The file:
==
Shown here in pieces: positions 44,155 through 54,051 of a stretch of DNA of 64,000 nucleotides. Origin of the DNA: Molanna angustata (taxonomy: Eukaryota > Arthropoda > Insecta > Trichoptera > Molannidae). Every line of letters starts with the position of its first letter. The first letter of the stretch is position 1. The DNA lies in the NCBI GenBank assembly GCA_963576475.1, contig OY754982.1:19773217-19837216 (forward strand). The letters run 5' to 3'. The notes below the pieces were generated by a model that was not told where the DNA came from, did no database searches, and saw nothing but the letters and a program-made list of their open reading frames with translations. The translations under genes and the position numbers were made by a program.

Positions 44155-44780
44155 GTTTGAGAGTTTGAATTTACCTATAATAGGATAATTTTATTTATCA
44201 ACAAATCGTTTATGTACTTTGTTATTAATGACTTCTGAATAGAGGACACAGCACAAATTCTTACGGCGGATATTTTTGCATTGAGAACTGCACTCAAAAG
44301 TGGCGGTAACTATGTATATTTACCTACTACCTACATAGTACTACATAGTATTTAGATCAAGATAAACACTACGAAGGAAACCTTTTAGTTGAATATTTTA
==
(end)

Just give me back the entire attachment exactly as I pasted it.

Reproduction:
Shown here in pieces: positions 44,155 through 54,051 of a stretch of DNA of 64,000 nucleotides. Origin of the DNA: Molanna angustata (taxonomy: Eukaryota > Arthropoda > Insecta > Trichoptera > Molannidae). Every line of letters starts with the position of its first letter. The first letter of the stretch is position 1. The DNA lies in the NCBI GenBank assembly GCA_963576475.1, contig OY754982.1:19773217-19837216 (forward strand). The letters run 5' to 3'. The notes below the pieces were generated by a model that was not told where the DNA came from, did no database searches, and saw nothing but the letters and a program-made list of their open reading frames with translations. The translations under genes and the position numbers were made by a program.

Positions 44155-44780
44155 GTTTGAGAGTTTGAATTTACCTATAATAGGATAATTTTATTTATCA
44201 ACAAATCGTTTATGTACTTTGTTATTAATGACTTCTGAATAGAGGACACAGCACAAATTCTTACGGCGGATATTTTTGCATTGAGAACTGCACTCAAAAG
44301 TGGCGGTAACTATGTATATTTACCTACTACCTACATAGTACTACATAGTATTTAGATCAAGATAAACACTACGAAGGAAACCTTTTAGTTGAATATTTTA